2016 Aprilia Tuono V4 1100 RR ABS
Aprilia isn’t a brand you see zipping around Smalltown, U.S.A., but European superbike race fans (and competing manufacturers) know the name all too well. Operating under the Piaggio umbrella, this one-time bicycle, moped and scooter manufacturer now focuses its efforts on building large, powerful racing machines – such as the 2016 Tuono V4 1100 RR. The Aprilia “super-naked” line sprang from experimentation with Aprilia’s then-flagship superbike, the RSV Mille, and evolved over years of Tuono 1000 R production. This newest Tuono benefits from years of successful race experience, and it represents the latest generation of Aprilia ingenuity. I’ve made mention before about how passionate Italians (in general) are about their bikes, so let’s see if the Tuono meets my already-high expectations.
Continue reading for my review of the 2016 Aprilia Tuono V4 1100 RR ABS.
2016 Aprilia Tuono V4 1100 RR ABS
Let me just go ahead and say that, in spite of its classification by the factory, the Tuono does not qualify as a naked bike in my book. I like to see a lot more frame and innards before I use that label, but let’s not get bogged down in semantics. What we have here is a fairly typical superbike with just a little bit less than full coverage by the body panels. The engine cases peek out a bit, but the frame is nearly covered and out of sight. While this hides much of the innards from view, it does a good job of minimizing the visual impact of the great, big, honkin’ radiator in front of the downtubes.
A glance is all it takes to notice the aerodynamic details on the Tuono. The tiny windshield, intake vents in the engine cowl and minimal fenders all suggest extensive wind-tunnel testing, and the rider triangle encourages an aggressive, forward-leaning position to get your upper body out of the slipstream. The wide, deeply-scooped saddle provides plenty of containment for hard acceleration, and leaves room for the shifting of the butt when entering corners.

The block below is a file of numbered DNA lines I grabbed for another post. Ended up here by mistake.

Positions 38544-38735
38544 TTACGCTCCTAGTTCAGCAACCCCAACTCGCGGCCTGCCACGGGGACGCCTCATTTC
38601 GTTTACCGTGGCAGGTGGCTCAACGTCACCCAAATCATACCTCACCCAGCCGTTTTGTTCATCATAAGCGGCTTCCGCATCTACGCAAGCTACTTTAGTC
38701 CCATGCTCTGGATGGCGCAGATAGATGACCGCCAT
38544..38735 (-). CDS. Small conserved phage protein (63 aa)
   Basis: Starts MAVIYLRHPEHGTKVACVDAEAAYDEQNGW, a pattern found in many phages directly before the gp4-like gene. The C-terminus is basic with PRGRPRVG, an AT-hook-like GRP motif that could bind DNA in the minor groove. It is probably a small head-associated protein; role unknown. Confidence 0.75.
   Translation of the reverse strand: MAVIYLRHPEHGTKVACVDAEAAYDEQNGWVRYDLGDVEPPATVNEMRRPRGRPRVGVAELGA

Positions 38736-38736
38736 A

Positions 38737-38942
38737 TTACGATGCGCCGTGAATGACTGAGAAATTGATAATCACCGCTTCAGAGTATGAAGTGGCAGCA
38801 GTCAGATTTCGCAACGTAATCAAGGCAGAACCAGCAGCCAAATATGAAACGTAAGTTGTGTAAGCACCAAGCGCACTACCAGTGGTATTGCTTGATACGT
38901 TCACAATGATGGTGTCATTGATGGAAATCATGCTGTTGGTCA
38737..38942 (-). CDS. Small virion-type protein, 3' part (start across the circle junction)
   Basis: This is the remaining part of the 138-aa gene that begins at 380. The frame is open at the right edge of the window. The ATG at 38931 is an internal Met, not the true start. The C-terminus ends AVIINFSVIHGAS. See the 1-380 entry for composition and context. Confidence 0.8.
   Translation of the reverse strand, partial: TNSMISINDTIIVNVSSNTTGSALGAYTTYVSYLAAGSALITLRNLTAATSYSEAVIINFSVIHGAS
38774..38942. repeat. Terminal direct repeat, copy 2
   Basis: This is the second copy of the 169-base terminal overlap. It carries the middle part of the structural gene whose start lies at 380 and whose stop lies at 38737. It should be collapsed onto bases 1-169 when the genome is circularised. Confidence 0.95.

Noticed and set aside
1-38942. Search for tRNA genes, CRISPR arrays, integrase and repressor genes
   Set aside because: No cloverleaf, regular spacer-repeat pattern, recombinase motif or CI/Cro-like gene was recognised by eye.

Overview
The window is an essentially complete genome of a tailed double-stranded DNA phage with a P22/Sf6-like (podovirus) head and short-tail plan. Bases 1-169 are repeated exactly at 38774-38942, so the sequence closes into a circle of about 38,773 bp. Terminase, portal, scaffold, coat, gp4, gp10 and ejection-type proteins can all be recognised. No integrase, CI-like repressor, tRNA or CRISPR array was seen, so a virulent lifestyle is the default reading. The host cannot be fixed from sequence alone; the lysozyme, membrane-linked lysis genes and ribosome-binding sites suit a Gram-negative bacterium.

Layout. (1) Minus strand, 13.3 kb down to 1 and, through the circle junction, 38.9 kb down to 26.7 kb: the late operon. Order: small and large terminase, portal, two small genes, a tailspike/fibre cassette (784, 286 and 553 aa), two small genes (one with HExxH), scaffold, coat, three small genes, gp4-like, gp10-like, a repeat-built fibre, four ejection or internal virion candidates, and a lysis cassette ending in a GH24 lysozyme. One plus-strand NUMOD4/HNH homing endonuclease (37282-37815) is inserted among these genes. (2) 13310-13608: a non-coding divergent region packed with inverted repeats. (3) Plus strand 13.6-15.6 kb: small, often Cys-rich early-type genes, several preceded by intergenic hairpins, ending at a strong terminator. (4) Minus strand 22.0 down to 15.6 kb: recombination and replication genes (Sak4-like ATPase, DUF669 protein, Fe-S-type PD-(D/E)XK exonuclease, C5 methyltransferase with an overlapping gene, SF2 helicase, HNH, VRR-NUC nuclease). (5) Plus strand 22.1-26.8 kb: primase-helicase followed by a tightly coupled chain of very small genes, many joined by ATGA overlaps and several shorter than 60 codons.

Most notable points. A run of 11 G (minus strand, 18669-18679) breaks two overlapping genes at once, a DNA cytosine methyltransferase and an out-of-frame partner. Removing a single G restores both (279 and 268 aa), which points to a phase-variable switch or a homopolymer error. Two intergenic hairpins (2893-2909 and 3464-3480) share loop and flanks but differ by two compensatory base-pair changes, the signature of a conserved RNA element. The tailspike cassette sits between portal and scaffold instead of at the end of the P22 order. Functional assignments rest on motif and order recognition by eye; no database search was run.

Aprilia borrowed heavily from its successful racing chassis when it set up the frame for the Tuono. The factory used pressed and cast aluminum members to keep things light, and a double-rail construction for torsional rigidity with just the right amount of give. Steering-head angle changed from 25.1 degrees to 24.7 degrees, which increased trail by 0.30 inch to a total of 4.22 inches. This gives the bike stable tracking at speed while maintaining agility in the corners. A Sachs steering damper helps to reduce handlebar kickback and further stabilize the steering on blistering straightaways.
A pair of 43 mm, inverted Sachs forks come with adjusters for preload and hydraulic compression. Personally, I like inverted forks. They are nice and stiff, not all wimbly in the corners like my 39 mm right-side-up forks, and it reduces the unsprung weight on the front wheel. A Sachs monoshock with piggyback gas cylinder manages the rear, and it also comes with adjustable rebound, compression and “sprint preload” so you can dial in the exact ride you want.
Cast-aluminum, three-spoke wheels mount the 17-inch, Z-rated tires, and further reduce unsprung weight at both ends of the bike. Dual, 320 mm front discs, and a 220 mm rear disc provide ample leverage for the Brembo calipers, and the Bosch, multi-map, 9MP ABS allows you to use the brakes with confidence. The ABS comes with three settings: closed-circuit riding, street sport riding or riding in inclement weather, and if you are really pro, you can turn the system off altogether for true feel and feedback at the lever and pedal.
The engineers reworked the proven Tuono, 90-degree, V-4 mill to boost torque in the low- to mid-range. Cylinder bores punched out to a full 81 mm brought total displacement to 1,077 cc. The engine cases were lightened and reinforced, with improved ventilation to reduce loss of power due to crankcase air pressure. Connecting-rod journals come shaved down to 36 mm in diameter, and the con rods themselves were lightened to further reduce the reciprocating mass in the engine. The result: a 5-pony increase to 175 shaft horsepower at 11,000 rpm, and 88.5 pound-feet of torque at 9,000 rpm.